It may be months or years before your offense goes to trial. During this time, your attorneys will be gathering and analyzing evidence and building you the strongest defense possible under the law. They may also negotiate a plea bargain with prosecutors in an attempt to minimize the consequences of a conviction. However, you do not have to accept a deal. It is your right to defend yourself at trial and to obtain a verdict from a judge or jury. Be sure to understand the Texas criminal court process.
Penalties and Collateral Consequences of a Criminal Conviction
Property crimes can be either misdemeanors or felonies. In fact, certain specific offenses can be charged as either a misdemeanor or felony depending on your alleged actions, the amount of property damage, and other aggravating factors. Certain offenses have a significant range in levels, which means you could face anywhere from the lowest Class C misdemeanor to a first-degree felony.
The potential penalties for a property crime conviction depend on the level of misdemeanor or felony you face:
- Class C misdemeanor is punishable by a fine up to $500.
- Class B misdemeanor is punishable by up to 180 days in jail and a fine up to $2,000.
- Class A misdemeanor is punishable by up to 1 year in jail and a fine up to $4,000.
- State jail felony is punishable by between 180 days and 2 years in jail and a fine up to $10,000.
- Third-degree felony is punishable by 2 to 10 years in prison and a fine up to $10,000.
- Second-degree felony is punishable by 2 to 20 years in prison and a fine up to $10,000.
- First-degree felony is punishable by between 5 and 99 years or life in prison and a fine up to $10,000.
However, your punishment for committing a property crime may extend far beyond incarceration and a fine. By obtaining a misdemeanor or felony conviction, you create a permanent criminal record that will impact your life long after you complete your statutory punishment. Some of the most common collateral consequences of a conviction include:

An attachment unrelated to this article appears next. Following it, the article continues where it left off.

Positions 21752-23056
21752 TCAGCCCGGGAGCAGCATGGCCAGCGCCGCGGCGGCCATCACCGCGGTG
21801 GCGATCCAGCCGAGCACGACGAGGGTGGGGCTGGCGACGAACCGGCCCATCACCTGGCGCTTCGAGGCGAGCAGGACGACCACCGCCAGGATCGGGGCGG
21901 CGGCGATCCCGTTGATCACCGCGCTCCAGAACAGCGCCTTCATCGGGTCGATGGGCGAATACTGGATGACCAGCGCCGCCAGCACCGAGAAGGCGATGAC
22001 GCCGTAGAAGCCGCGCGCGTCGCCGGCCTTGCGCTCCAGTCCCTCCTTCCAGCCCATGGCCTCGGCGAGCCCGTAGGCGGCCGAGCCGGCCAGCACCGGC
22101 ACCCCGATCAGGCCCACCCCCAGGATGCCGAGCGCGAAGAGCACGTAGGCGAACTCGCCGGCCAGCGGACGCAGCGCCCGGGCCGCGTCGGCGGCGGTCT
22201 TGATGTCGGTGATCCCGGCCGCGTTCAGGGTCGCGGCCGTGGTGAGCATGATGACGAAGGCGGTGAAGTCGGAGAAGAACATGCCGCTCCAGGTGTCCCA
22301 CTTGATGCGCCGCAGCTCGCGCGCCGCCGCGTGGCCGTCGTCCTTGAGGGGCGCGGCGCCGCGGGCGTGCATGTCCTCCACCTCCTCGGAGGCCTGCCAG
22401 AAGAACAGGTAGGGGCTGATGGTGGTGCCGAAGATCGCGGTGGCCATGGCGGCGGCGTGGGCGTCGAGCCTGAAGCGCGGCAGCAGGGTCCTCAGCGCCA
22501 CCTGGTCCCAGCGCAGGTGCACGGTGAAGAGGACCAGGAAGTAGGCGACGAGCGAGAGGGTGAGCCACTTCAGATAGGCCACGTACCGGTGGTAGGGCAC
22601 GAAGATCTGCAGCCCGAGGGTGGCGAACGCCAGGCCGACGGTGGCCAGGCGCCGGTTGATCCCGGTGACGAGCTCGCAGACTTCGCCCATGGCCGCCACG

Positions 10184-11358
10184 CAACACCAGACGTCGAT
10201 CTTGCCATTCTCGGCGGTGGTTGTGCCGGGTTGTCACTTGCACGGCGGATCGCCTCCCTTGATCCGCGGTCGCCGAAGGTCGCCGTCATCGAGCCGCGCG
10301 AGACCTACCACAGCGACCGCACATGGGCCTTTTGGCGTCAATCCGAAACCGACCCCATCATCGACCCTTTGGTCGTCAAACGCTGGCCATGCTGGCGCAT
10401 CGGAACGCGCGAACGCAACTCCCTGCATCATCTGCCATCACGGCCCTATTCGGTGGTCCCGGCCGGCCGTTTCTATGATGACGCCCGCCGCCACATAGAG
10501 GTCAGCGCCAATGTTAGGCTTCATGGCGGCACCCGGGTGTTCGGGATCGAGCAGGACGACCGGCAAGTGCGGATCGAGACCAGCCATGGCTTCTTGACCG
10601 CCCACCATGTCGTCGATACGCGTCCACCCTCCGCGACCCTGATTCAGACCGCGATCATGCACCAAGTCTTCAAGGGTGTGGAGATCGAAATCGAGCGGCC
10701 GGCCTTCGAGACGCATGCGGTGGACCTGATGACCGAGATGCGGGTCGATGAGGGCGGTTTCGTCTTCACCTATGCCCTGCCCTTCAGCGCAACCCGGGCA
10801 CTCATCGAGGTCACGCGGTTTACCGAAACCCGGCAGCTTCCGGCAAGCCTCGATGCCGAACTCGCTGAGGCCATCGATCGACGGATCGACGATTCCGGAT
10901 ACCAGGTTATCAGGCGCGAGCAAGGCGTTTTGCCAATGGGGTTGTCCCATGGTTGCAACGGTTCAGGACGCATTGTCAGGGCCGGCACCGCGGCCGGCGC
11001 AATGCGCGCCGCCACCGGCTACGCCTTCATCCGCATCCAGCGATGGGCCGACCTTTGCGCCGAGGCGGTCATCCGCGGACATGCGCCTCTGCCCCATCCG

- Difficulty obtaining a job
- Difficulty getting into college
- Difficulty obtaining financial aid, including grants and scholarships
- Ineligibility for or difficulty obtaining a professional license
- Changes to your child custody or visitation schedule
- A denial of your visa, permanent residency, or citizenship application or deportation
- Inability to travel to certain countries, including Canada
- Loss of your gun ownership rights
- Loss of your voting rights for a period of time
Defending Against a Property Crime
If you are being accused of committing a property crime, you must take the charges and the criminal justice system seriously. Even a relatively minor offense, like being caught trespassing on private property late at night, could have a profound effect on your life. Any time you are arrested and charged with a crime, you need to contact a Houston criminal defense attorney who can review your situation and determine how you can defend yourself.
One possible defense to a property crime is that you had permission to be where you were or do whatever you did. For example, if you had, or reasonably believed you had, consent to be on someone else’s property, then you may not have trespassed. Other possible defenses include the police have the wrong person entirely or that there is not enough evidence to prove you committed the crime beyond a reasonable doubt.
To discuss these and other potential defense strategies, contact Ned Barnett right away. With more than 30 years of experience, he is able to review your situation, explain your options, and advise you on the strategy that is most likely to obtain you the best possible outcome in your case.
A Houston Property Crime Lawyer Can Help
Being charged with a crime can be eye-opening. Suddenly, your world has changed and now, you must face each day knowing that a conviction will drastically alter your future. It could impact your education, career, and family. However, you do not have to trudge through the criminal justice process with only fear to guide you. By working with an attorney from The Law Offices of Ned Barnett, you gain the knowledge, experience, and skills you need to protect your rights and fight for your freedom. Instead of making decisions based on worry or intimidation, you can choose what is right for you based on detailed information and years of experience.